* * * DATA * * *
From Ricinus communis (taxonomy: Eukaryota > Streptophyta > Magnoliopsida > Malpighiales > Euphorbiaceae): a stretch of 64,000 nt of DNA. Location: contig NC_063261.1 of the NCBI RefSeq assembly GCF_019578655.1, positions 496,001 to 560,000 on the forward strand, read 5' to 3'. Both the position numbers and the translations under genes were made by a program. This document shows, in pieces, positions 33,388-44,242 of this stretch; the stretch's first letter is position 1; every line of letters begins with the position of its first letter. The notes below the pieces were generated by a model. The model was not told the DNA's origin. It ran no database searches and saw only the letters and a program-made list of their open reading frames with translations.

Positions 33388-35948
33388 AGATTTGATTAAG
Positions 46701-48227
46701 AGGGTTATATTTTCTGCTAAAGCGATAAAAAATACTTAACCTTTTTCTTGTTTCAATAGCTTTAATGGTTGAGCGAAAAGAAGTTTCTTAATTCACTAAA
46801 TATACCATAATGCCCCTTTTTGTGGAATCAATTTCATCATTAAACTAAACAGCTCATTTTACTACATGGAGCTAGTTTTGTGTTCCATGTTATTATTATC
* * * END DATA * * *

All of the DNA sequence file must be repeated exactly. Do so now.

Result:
From Ricinus communis (taxonomy: Eukaryota > Streptophyta > Magnoliopsida > Malpighiales > Euphorbiaceae): a stretch of 64,000 nt of DNA. Location: contig NC_063261.1 of the NCBI RefSeq assembly GCF_019578655.1, positions 496,001 to 560,000 on the forward strand, read 5' to 3'. Both the position numbers and the translations under genes were made by a program. This document shows, in pieces, positions 33,388-44,242 of this stretch; the stretch's first letter is position 1; every line of letters begins with the position of its first letter. The notes below the pieces were generated by a model. The model was not told the DNA's origin. It ran no database searches and saw only the letters and a program-made list of their open reading frames with translations.

Positions 33388-35948
33388 AGATTTGATTAAG
Positions 46701-48227
46701 AGGGTTATATTTTCTGCTAAAGCGATAAAAAATACTTAACCTTTTTCTTGTTTCAATAGCTTTAATGGTTGAGCGAAAAGAAGTTTCTTAATTCACTAAA
46801 TATACCATAATGCCCCTTTTTGTGGAATCAATTTCATCATTAAACTAAACAGCTCATTTTACTACATGGAGCTAGTTTTGTGTTCCATGTTATTATTATC